Symmetry Maps

In PPT mode, geodesic spheres are constructed using the notion of symmetry maps. Each map is formed from the net of the Base Polyhedron. There are two symmetry maps for each Principal Polyhedron – one for Class I (Alternate) spheres, and another for Class II (Triacon) spheres. Full Triacon facets are generated from the centroids of each PPT (Principle Polyhedron Triangle). Note that the Triacon map is NOT a net; it simply maps the Class II triangles onto the net of the base polyhedron. At first sight, this literal breakdown of the sphere might seem simplistic; but it provides a powerful way to access the symmetry of the system, especially with high subdivisions, when it is hard to see the original PPT.

png 8.3 KB png 13.9 KB

Icosahedron Alternate Symmetry Map

Icosahedron Triacon Symmetry Map

png 9KB png 9KB png 9KB png 9KB

In Class I maps, each PPT is numbered and subdivided into two right triangles which form enantiomorphous (mirror image) a-b pairs. In the Triacon maps, these pairs represent spherical Möbius triangles. There are six Möbius triangles for each PPT and four along each PPT edge. In the Icosahedron Triacon map, the Möbius triangle is equivalent to the Schwarz triangle. Schwarz triangles are the smallest repeating element of spherical tesselation. (For this reason, Buckminster Fuller called them ‘alpha particles’). Since there are six Schwarz triangles in every Icosahedron PPT, the Triacon symmetry map for the Icosadron has 120 Schwarz triangles consisting of 60 a-b pairs. Basic or Full Triacon subdivision is achieved by splitting/welding the pairs. This is done by clicking the particles on the Net window which is accessed from the Windows menu:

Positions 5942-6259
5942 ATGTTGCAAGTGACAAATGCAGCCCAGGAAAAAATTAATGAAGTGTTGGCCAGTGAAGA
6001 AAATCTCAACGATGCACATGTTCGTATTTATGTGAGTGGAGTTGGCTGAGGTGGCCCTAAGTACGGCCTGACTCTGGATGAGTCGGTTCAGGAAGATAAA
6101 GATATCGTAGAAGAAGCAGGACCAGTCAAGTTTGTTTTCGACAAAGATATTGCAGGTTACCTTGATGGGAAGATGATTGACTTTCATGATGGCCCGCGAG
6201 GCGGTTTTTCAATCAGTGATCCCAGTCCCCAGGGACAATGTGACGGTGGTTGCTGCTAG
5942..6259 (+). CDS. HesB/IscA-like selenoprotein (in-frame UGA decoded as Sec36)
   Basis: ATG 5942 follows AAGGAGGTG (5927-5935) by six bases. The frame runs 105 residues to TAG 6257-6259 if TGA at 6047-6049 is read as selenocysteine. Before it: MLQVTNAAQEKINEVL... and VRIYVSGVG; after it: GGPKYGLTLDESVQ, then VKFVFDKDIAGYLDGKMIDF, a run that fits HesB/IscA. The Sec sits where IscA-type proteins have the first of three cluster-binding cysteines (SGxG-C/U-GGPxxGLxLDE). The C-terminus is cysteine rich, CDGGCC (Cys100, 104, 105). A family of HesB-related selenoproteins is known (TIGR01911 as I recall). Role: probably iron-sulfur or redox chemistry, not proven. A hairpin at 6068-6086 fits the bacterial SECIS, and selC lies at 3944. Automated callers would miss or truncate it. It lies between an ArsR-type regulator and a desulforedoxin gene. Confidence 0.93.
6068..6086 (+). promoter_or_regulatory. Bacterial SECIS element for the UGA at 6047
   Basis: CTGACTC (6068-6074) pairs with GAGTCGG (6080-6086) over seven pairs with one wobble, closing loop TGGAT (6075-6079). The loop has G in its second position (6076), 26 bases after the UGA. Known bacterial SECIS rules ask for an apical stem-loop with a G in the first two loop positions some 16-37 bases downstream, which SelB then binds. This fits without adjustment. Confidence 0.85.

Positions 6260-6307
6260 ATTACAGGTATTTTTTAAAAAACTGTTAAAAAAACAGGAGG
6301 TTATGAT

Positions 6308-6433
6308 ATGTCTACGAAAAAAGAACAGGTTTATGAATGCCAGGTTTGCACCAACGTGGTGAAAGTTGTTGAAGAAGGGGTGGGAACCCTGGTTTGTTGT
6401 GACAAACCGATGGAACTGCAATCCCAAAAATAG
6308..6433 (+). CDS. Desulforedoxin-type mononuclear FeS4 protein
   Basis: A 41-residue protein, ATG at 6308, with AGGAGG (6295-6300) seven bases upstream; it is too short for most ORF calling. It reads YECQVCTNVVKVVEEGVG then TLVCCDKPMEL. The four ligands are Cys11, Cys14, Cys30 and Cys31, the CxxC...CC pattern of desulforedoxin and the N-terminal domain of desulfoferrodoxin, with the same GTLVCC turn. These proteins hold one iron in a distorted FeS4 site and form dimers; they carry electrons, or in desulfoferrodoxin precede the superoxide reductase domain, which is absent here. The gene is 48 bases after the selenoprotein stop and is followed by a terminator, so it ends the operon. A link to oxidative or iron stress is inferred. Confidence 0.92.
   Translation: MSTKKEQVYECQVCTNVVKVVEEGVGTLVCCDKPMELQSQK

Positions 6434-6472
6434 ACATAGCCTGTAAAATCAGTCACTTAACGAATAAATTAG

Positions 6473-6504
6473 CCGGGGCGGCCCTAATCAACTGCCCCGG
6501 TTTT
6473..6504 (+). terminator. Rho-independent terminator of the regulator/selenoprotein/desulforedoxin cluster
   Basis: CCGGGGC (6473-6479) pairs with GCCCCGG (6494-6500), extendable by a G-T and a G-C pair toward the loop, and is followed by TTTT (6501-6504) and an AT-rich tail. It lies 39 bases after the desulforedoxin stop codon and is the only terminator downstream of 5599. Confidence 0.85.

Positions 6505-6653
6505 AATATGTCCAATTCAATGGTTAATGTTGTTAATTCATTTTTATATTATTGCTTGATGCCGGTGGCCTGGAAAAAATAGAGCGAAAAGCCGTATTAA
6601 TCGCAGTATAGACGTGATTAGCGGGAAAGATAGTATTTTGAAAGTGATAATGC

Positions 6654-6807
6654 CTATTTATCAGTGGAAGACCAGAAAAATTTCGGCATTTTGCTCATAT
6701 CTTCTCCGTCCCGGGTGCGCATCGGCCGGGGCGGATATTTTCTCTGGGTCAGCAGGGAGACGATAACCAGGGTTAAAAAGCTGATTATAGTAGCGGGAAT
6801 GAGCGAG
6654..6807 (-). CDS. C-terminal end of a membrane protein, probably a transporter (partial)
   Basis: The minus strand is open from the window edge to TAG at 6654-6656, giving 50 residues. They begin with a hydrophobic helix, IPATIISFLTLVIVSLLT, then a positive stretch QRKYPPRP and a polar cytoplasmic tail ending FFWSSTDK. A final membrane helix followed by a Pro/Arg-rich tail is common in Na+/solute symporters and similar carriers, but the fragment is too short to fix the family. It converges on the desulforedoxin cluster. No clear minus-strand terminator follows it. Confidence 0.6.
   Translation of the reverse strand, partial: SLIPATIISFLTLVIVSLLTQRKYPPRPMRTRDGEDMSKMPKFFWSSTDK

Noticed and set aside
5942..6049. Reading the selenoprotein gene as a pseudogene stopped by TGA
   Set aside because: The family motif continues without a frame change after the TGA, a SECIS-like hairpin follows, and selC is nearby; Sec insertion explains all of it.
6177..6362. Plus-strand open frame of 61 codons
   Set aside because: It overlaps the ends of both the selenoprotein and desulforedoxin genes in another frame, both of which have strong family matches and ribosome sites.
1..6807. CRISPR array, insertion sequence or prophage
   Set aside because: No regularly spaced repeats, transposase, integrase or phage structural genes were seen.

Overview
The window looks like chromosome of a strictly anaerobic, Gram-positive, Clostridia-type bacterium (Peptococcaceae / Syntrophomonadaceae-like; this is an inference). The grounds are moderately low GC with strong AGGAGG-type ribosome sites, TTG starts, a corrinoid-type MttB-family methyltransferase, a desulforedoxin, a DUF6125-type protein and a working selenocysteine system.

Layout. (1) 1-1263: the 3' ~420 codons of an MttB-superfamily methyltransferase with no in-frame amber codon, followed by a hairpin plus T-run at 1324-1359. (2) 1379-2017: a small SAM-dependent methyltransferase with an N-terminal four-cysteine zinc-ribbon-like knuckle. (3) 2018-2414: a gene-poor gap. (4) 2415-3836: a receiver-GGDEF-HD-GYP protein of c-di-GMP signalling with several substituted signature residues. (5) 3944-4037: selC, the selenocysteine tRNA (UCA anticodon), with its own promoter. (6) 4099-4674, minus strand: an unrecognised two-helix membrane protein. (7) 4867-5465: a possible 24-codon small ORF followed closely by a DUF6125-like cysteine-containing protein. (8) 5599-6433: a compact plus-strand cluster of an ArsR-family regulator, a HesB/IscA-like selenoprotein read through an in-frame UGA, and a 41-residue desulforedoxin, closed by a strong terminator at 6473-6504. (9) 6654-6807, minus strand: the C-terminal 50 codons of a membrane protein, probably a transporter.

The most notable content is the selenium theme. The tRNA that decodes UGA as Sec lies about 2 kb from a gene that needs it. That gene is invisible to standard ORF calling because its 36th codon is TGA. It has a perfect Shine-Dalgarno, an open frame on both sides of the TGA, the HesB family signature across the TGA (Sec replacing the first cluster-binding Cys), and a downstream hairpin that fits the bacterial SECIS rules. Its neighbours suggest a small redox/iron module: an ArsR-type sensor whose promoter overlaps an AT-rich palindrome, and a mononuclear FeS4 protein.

png 7.3 KB png 10.5 KB

A Class I 6V icosahedron. PPT 6 was split into 6a and 6b by clicking the corresponding particles in the Net window.

png 9.2 KB png 17.7 KB

A Class II 8V icosahedron. Particle 22 was split into 22a and 22b by clicking the corresponding particles in the Net window.

To weld particles back together, hold down the ‘w’ key and click again on either the left (a) or right (b) pair. Note that when clicking on a sphere in the OpenGL view with the group select tool, the corresponding particle is automatically entered in the Net window.

Cleary the Symmetry Map breaks up a geodesic sphere into its constituent ‘particles’ spheres may be truncated along certain great circle boundaries by turning particles on or off. Another way of accessing the symmetry of the system is via the Symmetry Table and this is explained on the next page.

Copyright © Butterfly